A National Resource to Support Excellence in Community Action

2014 OACAA Best Practices Awards

Ohio Association of Community Action Agencies


OACAA Best Practices Awards

2014 Nomination Form

OACAA Press Release

On January 29, 2014, the Ohio Association of Community Action Agencies (OACAA) along with The Ohio State University’s John Glenn School of Public Affairs, and funding from the Ohio Development Services Agency (ODSA), bestowed six Community Action Agencies with Best Practice Awards, with one agency receiving two awards.

OACAA and the John Glenn School have developed the Best Practice Awards to honor innovative and effective Community Action Agency programs that measurably meet the needs of clients, families and communities by helping low-income people become more self-sufficient. The Best Practice Awards serve as a showcase for unique Community Action Agency efforts that make a measurable and life-changing difference. A panel of judges selected by the Glenn School evaluated each nomination independently and assigned points based on their assessment of each nomination.

The agencies receiving Best Practice Awards and their winning programs are as follows:
  • Head Start/Early Head Start Learning Communities
    Cincinnati-Hamilton County Community Action Agency
    ROMA Category 5
    Professional Learning Communities are collaborative peer support groups that advance the professional knowledge, skills, and practices of teachers, teacher assistants, primary care givers, and family and community partnership staff.  The groups meet monthly in regularly scheduled sessions with a strucured framework, clear goals and objectives.  The goal is job-embedded professional development leading to improved outcomes for children and families.
  • Business Resource Network
    Community Action Organization of Scioto County
    ROMA Category 4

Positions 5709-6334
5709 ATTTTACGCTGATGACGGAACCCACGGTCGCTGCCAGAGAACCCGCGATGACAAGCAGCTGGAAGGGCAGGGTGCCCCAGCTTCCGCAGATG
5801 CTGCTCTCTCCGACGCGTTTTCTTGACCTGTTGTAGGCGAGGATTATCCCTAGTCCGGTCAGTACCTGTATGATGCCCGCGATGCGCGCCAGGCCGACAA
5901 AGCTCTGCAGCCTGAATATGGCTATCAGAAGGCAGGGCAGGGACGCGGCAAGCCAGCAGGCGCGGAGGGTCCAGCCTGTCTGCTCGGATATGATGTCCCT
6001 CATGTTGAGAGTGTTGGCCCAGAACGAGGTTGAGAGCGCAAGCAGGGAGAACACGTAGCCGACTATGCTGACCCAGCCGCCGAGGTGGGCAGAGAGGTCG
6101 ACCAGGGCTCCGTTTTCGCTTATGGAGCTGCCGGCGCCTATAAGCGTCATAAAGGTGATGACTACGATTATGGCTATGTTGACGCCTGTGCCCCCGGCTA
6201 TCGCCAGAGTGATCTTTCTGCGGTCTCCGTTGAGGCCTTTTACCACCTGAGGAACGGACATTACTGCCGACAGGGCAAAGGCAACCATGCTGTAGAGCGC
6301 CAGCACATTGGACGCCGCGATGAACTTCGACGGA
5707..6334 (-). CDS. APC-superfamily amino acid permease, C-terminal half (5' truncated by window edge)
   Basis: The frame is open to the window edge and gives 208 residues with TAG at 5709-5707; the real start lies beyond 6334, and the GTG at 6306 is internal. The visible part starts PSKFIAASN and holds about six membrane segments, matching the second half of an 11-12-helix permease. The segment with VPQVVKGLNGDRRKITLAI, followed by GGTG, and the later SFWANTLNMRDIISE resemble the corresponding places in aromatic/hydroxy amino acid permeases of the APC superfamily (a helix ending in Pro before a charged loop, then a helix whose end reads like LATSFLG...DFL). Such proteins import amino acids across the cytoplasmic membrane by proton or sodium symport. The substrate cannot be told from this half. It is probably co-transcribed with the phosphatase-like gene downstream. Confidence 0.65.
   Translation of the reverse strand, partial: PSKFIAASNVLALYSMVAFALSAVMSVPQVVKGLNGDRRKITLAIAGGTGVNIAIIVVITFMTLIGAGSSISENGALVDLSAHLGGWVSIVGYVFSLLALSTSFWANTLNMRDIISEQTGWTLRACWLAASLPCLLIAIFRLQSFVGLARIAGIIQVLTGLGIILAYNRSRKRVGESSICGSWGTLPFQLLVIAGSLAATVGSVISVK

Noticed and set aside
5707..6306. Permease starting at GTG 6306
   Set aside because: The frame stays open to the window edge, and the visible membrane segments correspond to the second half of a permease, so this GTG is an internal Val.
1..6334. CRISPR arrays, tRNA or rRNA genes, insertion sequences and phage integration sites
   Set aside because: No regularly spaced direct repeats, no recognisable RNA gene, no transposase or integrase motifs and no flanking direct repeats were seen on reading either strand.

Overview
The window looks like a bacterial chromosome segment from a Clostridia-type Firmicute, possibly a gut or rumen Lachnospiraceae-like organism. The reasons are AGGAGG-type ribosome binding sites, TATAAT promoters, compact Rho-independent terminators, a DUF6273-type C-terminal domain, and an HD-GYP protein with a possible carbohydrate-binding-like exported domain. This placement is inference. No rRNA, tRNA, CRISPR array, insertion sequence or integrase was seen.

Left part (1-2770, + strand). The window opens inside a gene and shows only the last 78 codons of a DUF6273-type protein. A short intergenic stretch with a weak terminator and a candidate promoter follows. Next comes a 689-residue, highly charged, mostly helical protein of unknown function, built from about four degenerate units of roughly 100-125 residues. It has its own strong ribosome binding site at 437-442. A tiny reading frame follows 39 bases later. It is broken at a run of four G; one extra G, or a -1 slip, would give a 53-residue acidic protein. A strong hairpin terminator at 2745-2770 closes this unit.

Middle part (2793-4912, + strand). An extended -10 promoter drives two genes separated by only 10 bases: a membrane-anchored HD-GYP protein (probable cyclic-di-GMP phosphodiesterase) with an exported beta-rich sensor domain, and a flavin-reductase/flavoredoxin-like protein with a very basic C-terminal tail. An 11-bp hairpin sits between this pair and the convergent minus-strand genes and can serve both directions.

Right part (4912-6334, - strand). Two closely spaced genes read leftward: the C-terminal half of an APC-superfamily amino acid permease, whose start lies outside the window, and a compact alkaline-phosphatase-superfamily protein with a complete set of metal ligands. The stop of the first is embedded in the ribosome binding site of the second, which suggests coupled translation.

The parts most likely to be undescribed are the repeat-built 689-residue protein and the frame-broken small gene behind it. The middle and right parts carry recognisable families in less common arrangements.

The Business Resource Network (BRN) is a collaborative and systematic process that connects businesses with a single point of contact in order to address challenges and opportunities.  The program is operated through Workforce Development Area #1 and utilizes the resources of multiple workforce, economic development and educational partners to provide aid to local businesses.  During the process, employers receive a needs assessment and analysis and are givena proposal of services and support the BRN can offer to help them address a particular need or overcome a specific challenge.  The business then decides how, when and if to proceed with any of the services, the center implements the services and continues to follow up as necessary.
  • Ohio VETS Program
    Council for Economic Opportunities in Greater Cleveland
    ROMA Category 4
    CEOGC is one of six Community Action Agencies to participate in OACAA’s pilot project Ohio Vocation, Education, Training and Services (VETS).  The project allowed agencies to design their own program that would help veterans find meaningful employment at a living wage and increase their self-sufficiency.  CEOGC’s program provided veterans with services that included case management, work skills assessments, resume development, interview techniques, introduction to computing, financial literacy, information and referral services, emergency benefits, job search and placement assistance, and free laptop computers to use to support their career and educational development.  They also created a committee to work with other agencies to promote and expand the program.
  • Fatherhood Program
    Ohio Heartland Community Action Commission
    ROMA Category 1